4. Align on a system (Excel works just as well, if you dont like CRM systems) you will use to track your activity with your founders. Initially you will not have an immediate term wins, so in the absence of sales, activity will have to be measured as a proxy for outcomes. Whether it is # of sales calls per day or the # of demos per week or the # of responses to emails and phone calls that you will have to track, find a way to measure it, and track it diligently.

E.g. Put a simple spreadsheet with names of companies, target people, status (1st email sent, No response, Not interested, Call back in 3 months, No budget, etc.) and use a color-coded system for follow ups.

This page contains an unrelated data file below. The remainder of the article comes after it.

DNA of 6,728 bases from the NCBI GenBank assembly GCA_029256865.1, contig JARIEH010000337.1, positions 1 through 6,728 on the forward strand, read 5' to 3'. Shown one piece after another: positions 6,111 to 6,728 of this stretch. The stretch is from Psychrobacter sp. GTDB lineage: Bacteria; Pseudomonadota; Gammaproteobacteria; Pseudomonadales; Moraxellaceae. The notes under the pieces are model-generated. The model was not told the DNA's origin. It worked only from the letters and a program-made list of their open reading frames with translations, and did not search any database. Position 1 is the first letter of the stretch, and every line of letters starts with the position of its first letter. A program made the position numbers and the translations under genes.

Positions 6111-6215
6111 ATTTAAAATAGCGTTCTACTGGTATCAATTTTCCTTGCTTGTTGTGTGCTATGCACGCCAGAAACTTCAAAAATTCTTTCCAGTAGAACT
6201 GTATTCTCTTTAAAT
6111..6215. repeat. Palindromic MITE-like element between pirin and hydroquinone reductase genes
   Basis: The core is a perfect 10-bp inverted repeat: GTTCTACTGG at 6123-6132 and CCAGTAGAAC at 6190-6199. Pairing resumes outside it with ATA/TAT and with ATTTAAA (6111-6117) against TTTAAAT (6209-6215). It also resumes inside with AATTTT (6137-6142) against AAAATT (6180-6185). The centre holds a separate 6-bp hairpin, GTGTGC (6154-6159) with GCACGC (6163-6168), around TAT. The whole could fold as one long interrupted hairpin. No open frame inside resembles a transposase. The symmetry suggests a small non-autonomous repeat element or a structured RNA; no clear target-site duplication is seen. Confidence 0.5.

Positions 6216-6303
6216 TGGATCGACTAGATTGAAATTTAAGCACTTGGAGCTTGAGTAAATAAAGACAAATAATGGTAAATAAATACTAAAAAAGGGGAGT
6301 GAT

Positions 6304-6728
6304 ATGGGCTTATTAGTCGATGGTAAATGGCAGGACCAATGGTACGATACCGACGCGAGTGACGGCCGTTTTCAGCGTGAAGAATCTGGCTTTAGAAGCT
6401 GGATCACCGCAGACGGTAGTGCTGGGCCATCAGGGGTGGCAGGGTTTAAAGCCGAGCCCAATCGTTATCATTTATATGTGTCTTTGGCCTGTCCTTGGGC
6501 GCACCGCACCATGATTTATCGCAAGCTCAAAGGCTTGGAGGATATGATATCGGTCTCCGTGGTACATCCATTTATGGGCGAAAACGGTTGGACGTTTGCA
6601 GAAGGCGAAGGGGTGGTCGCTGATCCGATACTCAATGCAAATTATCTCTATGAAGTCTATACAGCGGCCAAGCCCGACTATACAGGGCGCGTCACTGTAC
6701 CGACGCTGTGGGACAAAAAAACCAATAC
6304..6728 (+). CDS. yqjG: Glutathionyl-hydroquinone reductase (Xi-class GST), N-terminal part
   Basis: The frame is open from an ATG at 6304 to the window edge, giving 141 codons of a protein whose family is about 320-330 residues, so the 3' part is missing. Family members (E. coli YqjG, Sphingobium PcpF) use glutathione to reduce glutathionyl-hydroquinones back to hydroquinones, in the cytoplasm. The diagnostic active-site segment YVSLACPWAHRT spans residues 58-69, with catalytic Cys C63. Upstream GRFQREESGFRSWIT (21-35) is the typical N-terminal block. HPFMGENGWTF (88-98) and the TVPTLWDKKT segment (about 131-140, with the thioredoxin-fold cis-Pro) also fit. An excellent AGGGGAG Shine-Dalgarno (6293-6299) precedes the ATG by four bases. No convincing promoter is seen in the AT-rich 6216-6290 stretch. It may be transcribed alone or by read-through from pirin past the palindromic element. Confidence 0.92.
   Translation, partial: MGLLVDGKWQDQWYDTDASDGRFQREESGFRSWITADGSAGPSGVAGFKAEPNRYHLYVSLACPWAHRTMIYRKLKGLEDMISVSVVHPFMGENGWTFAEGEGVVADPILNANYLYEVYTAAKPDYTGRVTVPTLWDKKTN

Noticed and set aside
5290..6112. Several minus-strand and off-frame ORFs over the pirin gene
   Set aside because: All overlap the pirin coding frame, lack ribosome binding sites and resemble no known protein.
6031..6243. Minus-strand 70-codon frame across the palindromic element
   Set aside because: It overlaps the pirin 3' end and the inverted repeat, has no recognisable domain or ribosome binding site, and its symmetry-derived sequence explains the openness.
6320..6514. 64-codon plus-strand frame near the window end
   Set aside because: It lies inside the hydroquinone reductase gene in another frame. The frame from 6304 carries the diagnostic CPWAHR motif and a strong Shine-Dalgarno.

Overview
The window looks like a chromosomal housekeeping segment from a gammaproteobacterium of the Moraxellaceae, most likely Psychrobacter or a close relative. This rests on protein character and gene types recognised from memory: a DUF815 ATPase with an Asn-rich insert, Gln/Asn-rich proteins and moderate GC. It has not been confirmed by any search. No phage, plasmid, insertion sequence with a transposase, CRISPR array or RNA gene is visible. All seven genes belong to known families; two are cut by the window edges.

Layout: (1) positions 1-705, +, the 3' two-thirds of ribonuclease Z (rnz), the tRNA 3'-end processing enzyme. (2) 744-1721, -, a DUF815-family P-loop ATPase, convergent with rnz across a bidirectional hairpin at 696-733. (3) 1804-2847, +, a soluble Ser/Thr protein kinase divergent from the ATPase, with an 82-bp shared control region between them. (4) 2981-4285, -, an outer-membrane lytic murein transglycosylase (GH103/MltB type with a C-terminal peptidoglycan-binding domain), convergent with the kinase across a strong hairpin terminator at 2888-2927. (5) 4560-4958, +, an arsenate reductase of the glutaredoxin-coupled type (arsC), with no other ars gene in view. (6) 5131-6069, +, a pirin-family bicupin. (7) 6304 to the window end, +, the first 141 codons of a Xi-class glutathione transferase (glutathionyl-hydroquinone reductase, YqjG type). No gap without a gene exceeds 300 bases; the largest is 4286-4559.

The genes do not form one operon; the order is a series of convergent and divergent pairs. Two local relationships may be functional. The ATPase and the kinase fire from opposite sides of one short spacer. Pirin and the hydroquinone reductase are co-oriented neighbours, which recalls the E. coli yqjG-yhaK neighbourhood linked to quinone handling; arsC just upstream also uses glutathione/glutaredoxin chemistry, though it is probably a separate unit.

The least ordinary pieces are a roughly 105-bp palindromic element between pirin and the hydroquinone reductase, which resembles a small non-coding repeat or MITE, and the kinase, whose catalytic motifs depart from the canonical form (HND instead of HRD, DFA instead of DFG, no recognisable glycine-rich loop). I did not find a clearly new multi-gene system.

5. Network religiously to find a way to help potential partners who will help you after you help them. Many of the folks in your existing network may be able to help, and they may have an inclination to do so since you are now at a “startup”. Use the fact that you are at one to your advantage. Most people I know love helping and engaging with entrepreneurial-minded people and want to help early stage risk-takers. Even if you dont have a prospect in your network, it does not hurt to ask.

E.g. Last week, many of the participants at our customer day, at the accelerator were not prime targets for one of our companies in the Health care segment, but many had “friends” or “ex colleagues” who were now in hospitals and they were willing to help.